The development, described by the developer as ‘unique’, is located in the prestigious area of Pirgos Psilonerou and displays an ‘intricate mix of design, comfort and construction, inspired by the true essence of Mediterranean living, using locally sourced materials throughout’.  

A mix of one, two and three-bedroom apartments, panoramic penthouses with rooftop gardens, three-bedroom maisonettes and villas surrounded by landscaped gardens are on offer to residents. 

“The upcoming Brexit deadline has stirred the UK market into action,” Pantelis Leptos said. “We have had enquiries at Aphrodite Seafront from a number of entrepreneurs who have been looking for a lifestyle change for themselves and their families and to maintain access to the EU free trade agreement. 

He added: “For those looking for a holiday home or a permanent residence, Aphrodite Seafront is a fantastic destination. One in every five euros in Greece is spent on tourism and associated travel owing to the country’s rich history, culture and stunning scenery, as the tourism market thrives and demand for rentals in prime positions are increasing.” 

Offering an extensive after-sales support service and rental guarantees, Leptos Estates counts itself as one of the leading providers of new homes in Greece and Cyprus.  

For more information, you can contact Leptos Estates on +357 26880120 (Cyprus), +30 28210 20830 (Greece), or +44 7874093174 (UK). Or visit www.leptosestates.com

Are there restrictions on travelling to Greece? 

Those returning to England from the Greek mainland or islands currently don’t need to self-isolate for 14 days, but pressure is growing on Number 10 to change that stance as both Scotland and Wales have introduced new measures over concerns about rising cases of Covid-19.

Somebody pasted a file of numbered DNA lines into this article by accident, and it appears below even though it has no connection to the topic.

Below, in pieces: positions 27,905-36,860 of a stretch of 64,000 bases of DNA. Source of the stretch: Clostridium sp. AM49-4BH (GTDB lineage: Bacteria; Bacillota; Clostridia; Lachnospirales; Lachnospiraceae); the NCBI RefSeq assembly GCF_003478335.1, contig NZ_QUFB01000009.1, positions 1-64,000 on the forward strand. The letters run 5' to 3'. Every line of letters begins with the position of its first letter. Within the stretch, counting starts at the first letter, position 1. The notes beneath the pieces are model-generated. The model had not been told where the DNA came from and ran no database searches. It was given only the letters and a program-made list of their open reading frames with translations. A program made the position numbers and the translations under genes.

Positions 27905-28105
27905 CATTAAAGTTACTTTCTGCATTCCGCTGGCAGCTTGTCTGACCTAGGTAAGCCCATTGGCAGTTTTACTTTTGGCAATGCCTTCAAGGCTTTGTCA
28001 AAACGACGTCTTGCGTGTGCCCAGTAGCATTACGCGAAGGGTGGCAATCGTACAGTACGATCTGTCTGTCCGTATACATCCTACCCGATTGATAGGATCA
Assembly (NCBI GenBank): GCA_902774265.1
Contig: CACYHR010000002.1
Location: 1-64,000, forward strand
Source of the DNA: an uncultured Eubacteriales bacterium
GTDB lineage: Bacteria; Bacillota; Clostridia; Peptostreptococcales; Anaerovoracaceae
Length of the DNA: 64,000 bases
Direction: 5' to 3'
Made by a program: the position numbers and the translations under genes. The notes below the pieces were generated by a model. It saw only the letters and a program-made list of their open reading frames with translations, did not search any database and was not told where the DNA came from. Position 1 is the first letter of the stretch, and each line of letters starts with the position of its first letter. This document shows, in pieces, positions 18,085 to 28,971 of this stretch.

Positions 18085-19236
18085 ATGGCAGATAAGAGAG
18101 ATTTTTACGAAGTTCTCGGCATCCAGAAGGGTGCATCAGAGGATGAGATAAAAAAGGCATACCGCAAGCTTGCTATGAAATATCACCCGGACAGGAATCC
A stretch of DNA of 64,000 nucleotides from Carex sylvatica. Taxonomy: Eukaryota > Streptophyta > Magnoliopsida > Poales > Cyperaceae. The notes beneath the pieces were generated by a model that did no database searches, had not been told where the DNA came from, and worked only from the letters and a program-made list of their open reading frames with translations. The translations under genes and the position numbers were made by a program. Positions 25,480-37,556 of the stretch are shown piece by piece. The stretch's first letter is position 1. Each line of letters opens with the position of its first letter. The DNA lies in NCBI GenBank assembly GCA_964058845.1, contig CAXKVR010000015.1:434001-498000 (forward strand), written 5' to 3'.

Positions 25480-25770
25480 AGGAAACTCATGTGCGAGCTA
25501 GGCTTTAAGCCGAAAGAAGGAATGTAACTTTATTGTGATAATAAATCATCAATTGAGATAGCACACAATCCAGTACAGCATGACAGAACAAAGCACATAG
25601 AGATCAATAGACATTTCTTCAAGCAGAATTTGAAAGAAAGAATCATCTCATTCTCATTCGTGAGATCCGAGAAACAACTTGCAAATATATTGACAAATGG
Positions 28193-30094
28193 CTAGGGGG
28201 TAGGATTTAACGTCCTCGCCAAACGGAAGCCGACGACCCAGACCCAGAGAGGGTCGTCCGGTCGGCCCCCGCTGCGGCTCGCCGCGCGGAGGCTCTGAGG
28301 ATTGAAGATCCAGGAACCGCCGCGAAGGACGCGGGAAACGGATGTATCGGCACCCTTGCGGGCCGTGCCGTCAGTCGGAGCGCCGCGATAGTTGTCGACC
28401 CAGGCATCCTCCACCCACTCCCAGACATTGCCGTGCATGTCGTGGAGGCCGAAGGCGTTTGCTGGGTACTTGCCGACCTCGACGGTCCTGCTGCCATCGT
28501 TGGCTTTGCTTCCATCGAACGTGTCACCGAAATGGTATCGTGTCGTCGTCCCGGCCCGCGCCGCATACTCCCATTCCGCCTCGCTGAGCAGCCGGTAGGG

The Scottish Government announced on Tuesday evening that travellers from Greece would need to quarantine for 14 days from Thursday (yesterday), while Wales also started asking arrivals from the island of Zante to begin a period of self-isolation – triggered by a high-profile incident involving a plane returning to Cardiff from the popular party destination, where all passengers were advised to quarantine and take two separate Covid-19 tests after more than 20 cases were confirmed from that one single flight. 

Yesterday, the Welsh government added the Greek islands of Mykonos, Zakynthos, Lesvos, Paros and Antiparos and Crete to its quarantine list, meaning returnees will need to self-isolate for two whole weeks from 4am today. The Welsh government said it was acting following 'clear advice from the Joint Biosecurity Centre (JBC) ... that travel from (these countries) constitutes a public health risk'.

However, the UK government, which also receives the same advice, said it was making no changes to its quarantine list/travel corridors - which means those returning to England from Greece and its fellow holiday favourite Portugal need not self-isolate for 14 days.

This is despite several people testing positive for Covid-19 after arrival on a flight from Greece into Stansted Airport.

In the seven days to August 31, there were 14.0 coronavirus cases per 100,000 people in Greece, down from 14.9 a week earlier and below the seven-day rate of 20 which is the threshold above which the UK government considers triggering quarantine restrictions. 

Greece’s tourism minister Harry Theoharis insisted the country has ‘a much lower number of infections compared to most other countries in Europe’, and told the BBC Radio 4’s Today programme: “We’re actually in the right direction. We’re going down in terms of the average numbers.” 

He added: “We’re taking specific targeted measures where we see specific concentrations of cases. Measures that have been successful and have been working in the past few days. We’re doing everything in our power to ensure that every person that comes from the UK is kept safe in Greece.” 

Tourism is absolutely vital to Greece’s economy, and Brits play a hugely important role in this industry. They are the country’s most lucrative European market, with more than 3.5 million visiting in 2019. 

You can find the latest foreign travel advice for Greece here